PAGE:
Alan J. Izenman, Ph.D.

Senior Research Professor of Statistics
Department of Statistics

345 Speakman Hall (006-00)
1810 North 13th Street
Philadelphia, PA 19122
Phone: (215) 204-8166
Fax: (215) 204-1501

Alan J. Izenman is Professor of Statistics, Department of Statistics, and Director of the Center for Statistical and Information Science (CSIS) located in the Office of the Vice-President for Research, Temple University, Philadelphia. He was born in London, England, and received his B.Sc.(Econ.) from the London School of Economics in 1967. He received his Ph.D. in Statistics from the University of California, Berkeley in 1972.

He has held faculty positions at Tel-Aviv University and at Colorado State University, and visiting positions at the University of Chicago, the University of Minnesota, Stanford University, and the University of Edinburgh. During 1992-1994, he was Director of the Statistics and Probability Program at the National Science Foundation. He is a Fellow of the American Statistical Association and the Royal Statistical Society. He has been an Associate Editor of the Journal of the American Statistical Association. He is currently on the Editorial Board of the journal Law, Probability and Risk and is Associate Editor of the journal Statistical Analysis and Data Mining.

His research interests center around a number of different topics in theoretical and applied statistics. He has worked in the area of multivariate analysis, contributing to the introduction and development of reduced-rank regression models for analyzing multivariate data, and introducing a class of multivariate linear spectral models for analyses for the study of longitudinal data. He has just published an innovative book entitled Modern Multivariate Statistical Techniques: Regression, Classification, and Manifold Learning (Springer, 2008) that treats the new fields of statistical machine learning and data mining as integral parts of multivariate analysis.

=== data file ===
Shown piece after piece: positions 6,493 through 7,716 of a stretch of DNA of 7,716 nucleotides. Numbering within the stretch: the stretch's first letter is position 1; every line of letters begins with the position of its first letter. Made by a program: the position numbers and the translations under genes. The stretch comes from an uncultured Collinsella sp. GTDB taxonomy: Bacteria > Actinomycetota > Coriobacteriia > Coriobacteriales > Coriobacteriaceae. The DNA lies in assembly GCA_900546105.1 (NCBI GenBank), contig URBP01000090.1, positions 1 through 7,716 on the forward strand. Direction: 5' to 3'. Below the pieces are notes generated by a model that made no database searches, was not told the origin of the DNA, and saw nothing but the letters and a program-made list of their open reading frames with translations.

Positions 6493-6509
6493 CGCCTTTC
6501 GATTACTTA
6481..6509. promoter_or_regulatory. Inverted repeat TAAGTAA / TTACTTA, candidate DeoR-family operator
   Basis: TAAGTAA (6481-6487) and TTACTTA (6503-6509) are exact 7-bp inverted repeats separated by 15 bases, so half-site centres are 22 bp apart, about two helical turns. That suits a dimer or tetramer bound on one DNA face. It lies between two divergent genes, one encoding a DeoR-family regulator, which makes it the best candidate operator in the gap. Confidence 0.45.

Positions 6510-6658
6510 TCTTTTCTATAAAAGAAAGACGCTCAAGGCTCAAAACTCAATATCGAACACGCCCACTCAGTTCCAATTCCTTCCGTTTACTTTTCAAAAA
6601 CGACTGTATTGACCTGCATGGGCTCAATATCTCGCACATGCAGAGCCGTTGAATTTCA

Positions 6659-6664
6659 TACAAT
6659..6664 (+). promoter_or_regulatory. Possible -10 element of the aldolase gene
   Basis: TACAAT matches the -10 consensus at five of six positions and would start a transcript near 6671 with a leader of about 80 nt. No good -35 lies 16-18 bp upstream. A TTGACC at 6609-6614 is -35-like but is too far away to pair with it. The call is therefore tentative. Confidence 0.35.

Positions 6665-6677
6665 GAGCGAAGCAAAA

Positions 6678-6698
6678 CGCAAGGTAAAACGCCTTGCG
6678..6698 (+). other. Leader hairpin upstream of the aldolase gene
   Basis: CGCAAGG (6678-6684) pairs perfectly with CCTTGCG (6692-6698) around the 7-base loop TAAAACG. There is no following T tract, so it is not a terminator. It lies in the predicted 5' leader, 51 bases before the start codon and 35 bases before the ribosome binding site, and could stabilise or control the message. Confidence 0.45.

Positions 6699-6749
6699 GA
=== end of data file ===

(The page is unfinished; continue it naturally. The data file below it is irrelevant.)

He has also worked on problems involving univariate and multiple time series analysis in both the time and frequency domains. This includes a well-known study on the NYC blackout in 1965 and the resulting effect on the city's birthrate. Another of his research interests has been in the general area of nonparametric function estimation, including nonparametric density estimation, mixtures of distributions, and the estimation of survival curves, including a well-known study of postage stamp paper-thickness data. Recently, his research centers on statistical learning, data mining, and bioinformatics, and, in general, on the analysis of large data sets .

Much of his work involves cross-disciplinary research. Examples of such research include the use of Bayesian inference for the statistical quality control of federal welfare programs, and combining information from large incomplete surveys in estimating the extent of masonry deterioration in a large complex of public housing buildings in the Bronx, NY. Other applied research has involved determining the invariance properties and structure of Arnold Schoenberg's tone-row system of music composition, and a study of the origins of the Zurich sunspot numbers. Research on crime mapping of juvenile delinquency and recidivism in Philadelphia is currently funded by the National Institute of Justice.

His research on the interaction of statistics and the law has focused on the problem of how various sampling methodologies affect the practical application of the Federal Sentencing Guidelines in criminal cases. This includes estimating the quantity of illicit drugs found in the possession of a defendant convicted for drug trafficking cases, estimating the extent of financial fraud in copyright cases, and estimating the financial penalties in Internet pornography cases. Another research project studied how information included in case dockets in federal civil cases can be used to determine why judges write opinions rather than just issue orders.

He has been a consultant to numerous companies, government agencies, city police departments, and law firms. He has testified on statistical issues in state courts, where he has appeared for either the plaintiffs or the defendants depending upon the case. He has also testified on statistical issues in state legislative council hearings.